Canada contains vast reserves of heavy oil and bitumen, which are rapidly becoming more important as conventional reserves begin to dwindle. Production costs are also decreasing to due to advances in technology, and heavy oil reserves all over the world are now becoming economic to produce. In these reservoirs, oil viscosity is a vital piece of information that will have great bearing on the chosen method of recovery. Prediction of in situ viscosity with a logging tool can be benefitial in reservoir characterization and exploitation design.
Low field NMR is a technology that has shown great potential as a tool for characterizing hydrocarbon properties in heavy oil and bitumen reservoirs. An oil viscosity model has previously been developed that is capable of providing order of magnitude viscosity estimates for a wide range of oils taken from various fields in Alberta. This paper presents tuning procedures to improve the model results for different viscosity ranges, and extends the NMR model viscosity predictions to in situ heavy oil in unconsolidated sands. The results of this work show that the NMR oil peak can be de-convoluted from the in situ signals of the oil and water, and the bulk oil viscosity model can be applied to predict the oil viscosity. These results can be translated to an NMR logging tool algorithm. In situ measurements of oil viscosity at the proper reservoir conditions can then be obtained.
Canada contains vast reserves of heavy oil and bitumen. With approximately 2.7 trillion barrels of oil in place, the Canadian deposits of heavy oil and bitumen are comparable in volume to the total of all the known deposits of conventional crude oils worldwide1,2. As conventional oil reserves begin to decline in Canada, while worldwide demand for oil continues to increase, the industry focus is now shifting rapidly to the recovery these heavy oil and bitumen reserves. Due to advances in technology, production costs in heavy oil prices are decreasing, and these reserves are now becoming economic to produce.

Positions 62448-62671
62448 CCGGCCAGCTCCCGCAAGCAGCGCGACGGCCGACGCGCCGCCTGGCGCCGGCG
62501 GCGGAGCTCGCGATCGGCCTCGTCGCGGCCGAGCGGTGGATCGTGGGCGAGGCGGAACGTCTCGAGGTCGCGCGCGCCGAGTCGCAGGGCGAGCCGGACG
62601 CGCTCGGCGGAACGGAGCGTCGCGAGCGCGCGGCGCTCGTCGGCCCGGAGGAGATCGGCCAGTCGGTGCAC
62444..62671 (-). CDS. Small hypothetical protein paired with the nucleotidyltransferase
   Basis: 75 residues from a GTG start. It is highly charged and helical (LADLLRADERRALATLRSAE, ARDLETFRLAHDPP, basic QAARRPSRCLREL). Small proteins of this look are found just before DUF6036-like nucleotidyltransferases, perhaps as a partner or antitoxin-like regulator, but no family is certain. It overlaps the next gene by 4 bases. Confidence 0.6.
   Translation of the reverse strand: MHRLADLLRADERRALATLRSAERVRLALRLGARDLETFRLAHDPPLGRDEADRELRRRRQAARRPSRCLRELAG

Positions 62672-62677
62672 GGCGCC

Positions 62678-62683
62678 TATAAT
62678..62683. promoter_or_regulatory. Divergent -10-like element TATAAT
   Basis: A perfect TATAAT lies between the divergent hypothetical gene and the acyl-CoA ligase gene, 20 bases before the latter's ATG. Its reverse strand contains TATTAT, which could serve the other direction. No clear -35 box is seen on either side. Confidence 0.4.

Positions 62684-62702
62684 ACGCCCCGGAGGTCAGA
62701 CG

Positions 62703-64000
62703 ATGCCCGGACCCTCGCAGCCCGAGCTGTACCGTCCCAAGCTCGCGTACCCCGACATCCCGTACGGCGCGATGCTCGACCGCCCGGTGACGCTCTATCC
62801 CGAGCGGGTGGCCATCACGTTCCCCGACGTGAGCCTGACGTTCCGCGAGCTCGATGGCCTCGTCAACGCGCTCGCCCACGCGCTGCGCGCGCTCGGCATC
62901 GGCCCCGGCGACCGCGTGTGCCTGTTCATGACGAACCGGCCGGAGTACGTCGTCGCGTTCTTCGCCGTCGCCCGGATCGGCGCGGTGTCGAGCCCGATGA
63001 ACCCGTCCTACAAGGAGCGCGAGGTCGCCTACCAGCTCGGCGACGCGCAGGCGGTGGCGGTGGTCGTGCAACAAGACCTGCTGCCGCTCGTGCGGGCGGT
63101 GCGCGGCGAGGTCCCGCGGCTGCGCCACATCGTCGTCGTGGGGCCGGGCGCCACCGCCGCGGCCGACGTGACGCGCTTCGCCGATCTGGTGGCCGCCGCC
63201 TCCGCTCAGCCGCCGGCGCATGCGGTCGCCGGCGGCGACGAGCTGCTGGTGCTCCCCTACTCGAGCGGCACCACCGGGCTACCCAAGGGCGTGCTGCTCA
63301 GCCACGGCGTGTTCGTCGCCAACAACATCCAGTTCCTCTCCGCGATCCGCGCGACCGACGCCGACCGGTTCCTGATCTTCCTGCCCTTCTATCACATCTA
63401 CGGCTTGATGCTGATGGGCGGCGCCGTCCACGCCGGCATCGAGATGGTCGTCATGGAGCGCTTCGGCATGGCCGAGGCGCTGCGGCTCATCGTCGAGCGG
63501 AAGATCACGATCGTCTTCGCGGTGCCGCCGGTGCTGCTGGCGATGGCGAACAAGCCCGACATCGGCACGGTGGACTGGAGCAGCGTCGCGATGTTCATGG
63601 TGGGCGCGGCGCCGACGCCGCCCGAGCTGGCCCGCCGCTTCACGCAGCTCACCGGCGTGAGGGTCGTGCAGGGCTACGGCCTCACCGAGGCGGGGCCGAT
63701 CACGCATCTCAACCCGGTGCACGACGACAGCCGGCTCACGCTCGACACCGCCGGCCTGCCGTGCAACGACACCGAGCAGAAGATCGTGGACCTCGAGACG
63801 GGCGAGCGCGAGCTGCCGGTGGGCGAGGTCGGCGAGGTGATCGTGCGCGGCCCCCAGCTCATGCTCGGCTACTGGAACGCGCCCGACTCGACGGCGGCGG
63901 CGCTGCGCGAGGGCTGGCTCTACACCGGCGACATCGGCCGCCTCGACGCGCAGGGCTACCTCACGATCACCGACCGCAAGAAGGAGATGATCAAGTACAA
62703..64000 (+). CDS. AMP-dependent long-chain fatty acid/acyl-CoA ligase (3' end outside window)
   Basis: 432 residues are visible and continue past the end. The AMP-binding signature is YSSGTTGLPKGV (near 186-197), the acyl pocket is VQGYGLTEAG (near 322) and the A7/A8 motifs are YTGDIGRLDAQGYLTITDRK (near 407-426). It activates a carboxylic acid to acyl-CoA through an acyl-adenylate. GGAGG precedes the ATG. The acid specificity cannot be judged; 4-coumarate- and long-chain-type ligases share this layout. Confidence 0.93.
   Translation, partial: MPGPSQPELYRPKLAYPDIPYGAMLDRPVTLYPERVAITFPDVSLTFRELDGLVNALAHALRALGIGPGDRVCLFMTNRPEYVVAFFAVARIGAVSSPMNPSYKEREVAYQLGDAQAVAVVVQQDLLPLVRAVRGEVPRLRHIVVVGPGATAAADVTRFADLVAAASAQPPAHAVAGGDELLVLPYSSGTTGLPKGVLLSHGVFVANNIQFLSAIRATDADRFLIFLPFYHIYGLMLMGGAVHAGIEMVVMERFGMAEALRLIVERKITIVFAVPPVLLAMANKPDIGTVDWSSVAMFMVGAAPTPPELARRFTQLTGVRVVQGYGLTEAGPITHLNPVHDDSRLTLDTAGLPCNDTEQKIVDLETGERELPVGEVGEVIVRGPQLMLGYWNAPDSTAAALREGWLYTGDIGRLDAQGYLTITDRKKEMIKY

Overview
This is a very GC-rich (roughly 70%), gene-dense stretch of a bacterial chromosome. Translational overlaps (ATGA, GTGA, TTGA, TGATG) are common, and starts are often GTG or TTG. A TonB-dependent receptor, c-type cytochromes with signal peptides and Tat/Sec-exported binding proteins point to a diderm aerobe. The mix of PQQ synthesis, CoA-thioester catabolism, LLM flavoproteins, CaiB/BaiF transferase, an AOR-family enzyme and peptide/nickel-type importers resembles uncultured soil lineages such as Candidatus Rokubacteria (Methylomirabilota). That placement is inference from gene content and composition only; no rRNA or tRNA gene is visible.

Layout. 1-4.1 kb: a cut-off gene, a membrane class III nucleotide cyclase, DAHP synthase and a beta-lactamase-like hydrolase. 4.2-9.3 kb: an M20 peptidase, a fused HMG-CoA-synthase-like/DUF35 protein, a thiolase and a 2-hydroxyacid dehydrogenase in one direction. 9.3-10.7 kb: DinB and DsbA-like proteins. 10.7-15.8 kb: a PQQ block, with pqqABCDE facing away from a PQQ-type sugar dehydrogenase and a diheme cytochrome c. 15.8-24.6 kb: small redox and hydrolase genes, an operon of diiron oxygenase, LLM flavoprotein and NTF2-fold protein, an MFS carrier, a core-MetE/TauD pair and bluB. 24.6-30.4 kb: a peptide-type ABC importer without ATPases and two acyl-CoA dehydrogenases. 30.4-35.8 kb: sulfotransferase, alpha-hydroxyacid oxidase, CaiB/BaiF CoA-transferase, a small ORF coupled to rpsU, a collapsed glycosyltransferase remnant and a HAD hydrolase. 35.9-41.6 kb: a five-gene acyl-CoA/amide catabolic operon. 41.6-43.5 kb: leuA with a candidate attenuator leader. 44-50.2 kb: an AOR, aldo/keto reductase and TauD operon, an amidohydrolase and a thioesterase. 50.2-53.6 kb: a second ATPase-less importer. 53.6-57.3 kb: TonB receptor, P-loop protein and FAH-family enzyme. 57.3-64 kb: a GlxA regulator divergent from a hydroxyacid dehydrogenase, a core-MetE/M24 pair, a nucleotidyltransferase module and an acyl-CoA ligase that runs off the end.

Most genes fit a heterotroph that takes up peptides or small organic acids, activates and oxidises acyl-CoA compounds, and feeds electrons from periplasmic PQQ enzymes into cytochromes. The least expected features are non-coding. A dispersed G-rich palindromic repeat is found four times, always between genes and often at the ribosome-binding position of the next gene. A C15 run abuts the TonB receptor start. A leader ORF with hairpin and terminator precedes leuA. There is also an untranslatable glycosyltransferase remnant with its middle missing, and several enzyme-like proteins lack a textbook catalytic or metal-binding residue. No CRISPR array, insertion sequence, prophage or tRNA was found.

The most important physical property of heavy oil that governs the recovery process is its viscosity. This parameter dictates both the economics and the technical chance of success for any chosen recovery scheme. As a result, oil viscosity is often correlated directly to estimates of recoverable reserves3. Unfortunately, laboratory measurements become less accurate and more difficult to obtain as viscosity increases. The oil that is removed from the core may also have been physically altered during the transport and handling of the sample, so the oil viscosity measured in the lab may not be representative of the actual oil properties in situ2. In light of the shortcomings of conventional viscosity measurements, low field nuclear magnetic resonance (NMR) is considered as an alternative for estimating heavy oil and bitumen viscosity.
The idea of using low field NMR as a tool for predicting oil viscosity is not a new one. Several models have been proposed in the literature3–5, which can predict oil viscosities for conventional and heavy oil.